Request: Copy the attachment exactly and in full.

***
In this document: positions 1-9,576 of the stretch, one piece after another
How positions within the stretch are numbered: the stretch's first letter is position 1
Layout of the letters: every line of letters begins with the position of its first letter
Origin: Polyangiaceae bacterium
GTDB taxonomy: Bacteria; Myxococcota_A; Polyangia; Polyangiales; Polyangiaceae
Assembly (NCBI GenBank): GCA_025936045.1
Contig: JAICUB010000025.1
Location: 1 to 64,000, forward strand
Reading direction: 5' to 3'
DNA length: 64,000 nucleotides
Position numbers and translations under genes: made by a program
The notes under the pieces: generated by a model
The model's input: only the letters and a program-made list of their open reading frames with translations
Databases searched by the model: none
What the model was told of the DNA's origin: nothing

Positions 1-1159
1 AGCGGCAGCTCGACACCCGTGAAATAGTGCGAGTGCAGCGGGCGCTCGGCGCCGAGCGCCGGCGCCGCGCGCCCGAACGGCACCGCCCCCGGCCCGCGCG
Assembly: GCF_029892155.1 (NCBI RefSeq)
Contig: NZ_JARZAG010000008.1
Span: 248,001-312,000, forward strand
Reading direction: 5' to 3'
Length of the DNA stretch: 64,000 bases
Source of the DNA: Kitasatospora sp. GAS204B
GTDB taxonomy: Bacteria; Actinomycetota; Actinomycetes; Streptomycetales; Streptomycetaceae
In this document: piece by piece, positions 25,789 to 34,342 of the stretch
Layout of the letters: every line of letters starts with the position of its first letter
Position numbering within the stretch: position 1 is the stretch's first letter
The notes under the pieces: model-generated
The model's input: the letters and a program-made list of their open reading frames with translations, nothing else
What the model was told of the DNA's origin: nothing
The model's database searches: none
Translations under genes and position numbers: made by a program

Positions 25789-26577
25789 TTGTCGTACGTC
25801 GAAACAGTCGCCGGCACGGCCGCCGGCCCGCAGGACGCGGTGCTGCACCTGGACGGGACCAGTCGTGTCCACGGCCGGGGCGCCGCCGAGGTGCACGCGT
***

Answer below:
In this document: positions 1-9,576 of the stretch, one piece after another
How positions within the stretch are numbered: the stretch's first letter is position 1
Layout of the letters: every line of letters begins with the position of its first letter
Origin: Polyangiaceae bacterium
GTDB taxonomy: Bacteria; Myxococcota_A; Polyangia; Polyangiales; Polyangiaceae
Assembly (NCBI GenBank): GCA_025936045.1
Contig: JAICUB010000025.1
Location: 1 to 64,000, forward strand
Reading direction: 5' to 3'
DNA length: 64,000 nucleotides
Position numbers and translations under genes: made by a program
The notes under the pieces: generated by a model
The model's input: only the letters and a program-made list of their open reading frames with translations
Databases searched by the model: none
What the model was told of the DNA's origin: nothing

Positions 1-1159
1 AGCGGCAGCTCGACACCCGTGAAATAGTGCGAGTGCAGCGGGCGCTCGGCGCCGAGCGCCGGCGCCGCGCGCCCGAACGGCACCGCCCCCGGCCCGCGCG
Assembly: GCF_029892155.1 (NCBI RefSeq)
Contig: NZ_JARZAG010000008.1
Span: 248,001-312,000, forward strand
Reading direction: 5' to 3'
Length of the DNA stretch: 64,000 bases
Source of the DNA: Kitasatospora sp. GAS204B
GTDB taxonomy: Bacteria; Actinomycetota; Actinomycetes; Streptomycetales; Streptomycetaceae
In this document: piece by piece, positions 25,789 to 34,342 of the stretch
Layout of the letters: every line of letters starts with the position of its first letter
Position numbering within the stretch: position 1 is the stretch's first letter
The notes under the pieces: model-generated
The model's input: the letters and a program-made list of their open reading frames with translations, nothing else
What the model was told of the DNA's origin: nothing
The model's database searches: none
Translations under genes and position numbers: made by a program

Positions 25789-26577
25789 TTGTCGTACGTC
25801 GAAACAGTCGCCGGCACGGCCGCCGGCCCGCAGGACGCGGTGCTGCACCTGGACGGGACCAGTCGTGTCCACGGCCGGGGCGCCGCCGAGGTGCACGCGT